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Here is a quick round-up of this week’s technology headlines and related stories you may have missed:
1. Should we call this "Facebook week in review" instead? There are five noteworthy Facebook-related stories to mention. First, Mark Zuckerberg will testify before a joint session of the Senate Judiciary and Commerce committees and the House Energy and Commerce committee on Facebook's collection and dissemination of user data next week. Second, the company announced that Cambridge Analytica could have collected information from approximately 87 million Facebook accounts, significantly more than the 50 million originally estimated. Third, Facebook confirmed that the new privacy settings it is developing in order to comply with the European Union's General Data Protection Regulation (GDPR) will be rolled out to all users. That is likely to please European regulators, who designed the GDPR to export their approach to privacy around the world. Fourth, Facebook removed additional pages and accounts controlled by the Internet Research Agency, a troll farm in St-Petersburg the U.S. Department of Justice indicted over its meddling in the 2016 U.S. election. Fifth, Facebook announced that it will verify the identities and location of anyone wanting to publish an issue ad on the platform, as well as the identity of any account managing a large number of pages. The company hopes that these measures will improve ad transparency and reduce the ability of troll farms to influence discussion on the platform.
2. I am moot. The U.S. Justice Department and Microsoft urged the U.S. Supreme Court to dismiss the case they brought before it in light of new legislation that makes it moot. In February, the court heard oral arguments over whether the U.S. government could compel Microsoft to hand over data stored abroad in the Microsoft-Ireland case. Last month, the Clarifying Lawful Overseas Use of Data Act (CLOUD Act) became law through an omnibus spending bill. It amends the Stored Communications Act by requiring a U.S. provider of a electronic communication or cloud computing service to "preserve, backup, or disclose" a communication within the provider's "possession, custody, or control" regardless of where it is held. The new law, which had the support of both the Department of Justice and Microsoft, effectively answers the question the justices were asked to consider. The court, some members of which had hoped for a legislative solution, is expected to grant the motion.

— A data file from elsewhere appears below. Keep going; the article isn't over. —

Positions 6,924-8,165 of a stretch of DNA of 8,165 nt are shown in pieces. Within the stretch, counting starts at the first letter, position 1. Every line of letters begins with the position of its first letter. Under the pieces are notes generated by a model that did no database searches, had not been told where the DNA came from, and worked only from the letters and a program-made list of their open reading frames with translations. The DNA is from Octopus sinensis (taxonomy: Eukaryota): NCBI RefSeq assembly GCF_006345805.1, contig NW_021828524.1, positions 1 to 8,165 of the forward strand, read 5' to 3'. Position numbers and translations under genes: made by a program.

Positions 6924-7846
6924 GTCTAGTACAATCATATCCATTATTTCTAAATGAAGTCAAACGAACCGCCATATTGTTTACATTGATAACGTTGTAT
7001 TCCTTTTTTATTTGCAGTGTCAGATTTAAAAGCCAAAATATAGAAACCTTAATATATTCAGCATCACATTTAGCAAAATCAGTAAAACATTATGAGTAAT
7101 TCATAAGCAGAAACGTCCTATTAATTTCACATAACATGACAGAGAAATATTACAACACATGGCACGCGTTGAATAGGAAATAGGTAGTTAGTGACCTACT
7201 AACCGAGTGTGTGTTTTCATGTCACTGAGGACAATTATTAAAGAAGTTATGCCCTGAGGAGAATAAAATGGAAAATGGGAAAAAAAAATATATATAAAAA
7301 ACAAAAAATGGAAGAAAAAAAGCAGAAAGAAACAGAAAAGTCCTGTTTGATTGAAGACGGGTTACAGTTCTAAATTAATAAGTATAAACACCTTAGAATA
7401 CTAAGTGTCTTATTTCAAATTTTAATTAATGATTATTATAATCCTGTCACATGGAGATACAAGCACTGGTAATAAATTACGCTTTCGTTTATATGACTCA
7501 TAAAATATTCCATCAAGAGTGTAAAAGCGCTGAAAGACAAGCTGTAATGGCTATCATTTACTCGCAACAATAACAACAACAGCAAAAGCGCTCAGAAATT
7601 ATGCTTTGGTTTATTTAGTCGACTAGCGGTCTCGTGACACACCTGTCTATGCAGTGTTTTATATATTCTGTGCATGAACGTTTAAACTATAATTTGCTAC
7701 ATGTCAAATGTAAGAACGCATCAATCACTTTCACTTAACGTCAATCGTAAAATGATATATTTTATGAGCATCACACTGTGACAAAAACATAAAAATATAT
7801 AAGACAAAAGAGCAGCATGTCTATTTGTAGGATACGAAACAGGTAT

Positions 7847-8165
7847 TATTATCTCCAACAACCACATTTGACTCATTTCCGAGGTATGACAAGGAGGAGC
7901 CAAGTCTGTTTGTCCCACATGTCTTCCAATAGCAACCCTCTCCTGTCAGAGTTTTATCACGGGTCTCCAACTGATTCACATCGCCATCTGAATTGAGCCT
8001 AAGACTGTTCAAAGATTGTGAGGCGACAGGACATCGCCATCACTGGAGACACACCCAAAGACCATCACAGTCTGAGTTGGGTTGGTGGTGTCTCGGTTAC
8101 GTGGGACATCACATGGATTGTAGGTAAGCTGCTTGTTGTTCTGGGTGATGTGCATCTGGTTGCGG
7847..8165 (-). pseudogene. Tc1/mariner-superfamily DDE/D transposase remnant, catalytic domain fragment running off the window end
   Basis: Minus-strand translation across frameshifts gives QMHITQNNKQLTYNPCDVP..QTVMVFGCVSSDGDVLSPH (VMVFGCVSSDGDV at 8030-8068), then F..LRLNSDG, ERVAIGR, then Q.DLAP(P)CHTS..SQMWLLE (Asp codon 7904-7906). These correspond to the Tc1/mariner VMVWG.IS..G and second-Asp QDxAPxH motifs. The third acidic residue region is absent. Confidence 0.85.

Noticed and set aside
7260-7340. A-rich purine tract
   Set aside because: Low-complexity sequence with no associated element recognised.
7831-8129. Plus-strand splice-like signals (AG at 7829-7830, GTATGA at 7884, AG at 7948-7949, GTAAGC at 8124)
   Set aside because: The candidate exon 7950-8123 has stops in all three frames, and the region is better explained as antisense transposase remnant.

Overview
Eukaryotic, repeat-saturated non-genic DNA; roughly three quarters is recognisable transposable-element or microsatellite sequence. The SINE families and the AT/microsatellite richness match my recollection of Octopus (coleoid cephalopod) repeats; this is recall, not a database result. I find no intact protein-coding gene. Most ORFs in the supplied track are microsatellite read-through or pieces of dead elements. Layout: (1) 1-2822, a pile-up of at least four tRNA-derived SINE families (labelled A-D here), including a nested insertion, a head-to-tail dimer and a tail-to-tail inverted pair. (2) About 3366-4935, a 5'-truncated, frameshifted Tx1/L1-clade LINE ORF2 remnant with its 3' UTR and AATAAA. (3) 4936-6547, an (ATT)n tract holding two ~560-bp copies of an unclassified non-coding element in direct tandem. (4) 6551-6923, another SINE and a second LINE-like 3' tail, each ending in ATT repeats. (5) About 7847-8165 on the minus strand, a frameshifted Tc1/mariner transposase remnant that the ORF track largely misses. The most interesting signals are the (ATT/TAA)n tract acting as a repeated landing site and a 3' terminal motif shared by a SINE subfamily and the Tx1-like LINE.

3. Blockchain all the things! A senior official at the Central Bank of Russia said that it was looking to implement blockchain technology to facilitate financial transfers between banks in Russia, and eventually across the Eurasian Economic Union--a single market of 183 million people. Russia is seeking to alleviate its reliance on what it perceives as a western-dominated financial system. Moving to a blockchain-based system would allow Russian individuals and organizations under U.S. and EU sanctions to bypass linchpin institutions like the SWIFT messaging system used to send money around the world. The Russian central bank official's remark comes a month after the Bank of International Settlements--a central bank to central bankers, of sorts--cautioned central banks from issuing their own digital currencies, arguing they could add instability into financial markets.
4. Using outer space to make cyberspace more accessible isn't without risks. SpaceX now has the Federal Communications Commission's (FCC) approval to go ahead with project "Starlink"--an effort to provide internet access to everyone in the world via 4,425 low orbit satellites by 2024. The FCC approved SpaceX's application over the objections of competitors like Telsat and OneWeb, who argued that Starlink didn’t comply with the International Telecommunications Union’s frequency sharing rules or previously respected buffer zones between orbiting objects. As companies increasingly look to use satellites to provide internet access, CFR Senior Fellow David P. Fidler argues that space companies aren't taking the cybersecurity risks to space assets seriously enough. In a new brief, he argues that the new space race is creating a number of security risks that the U.S. government and private space companies should address.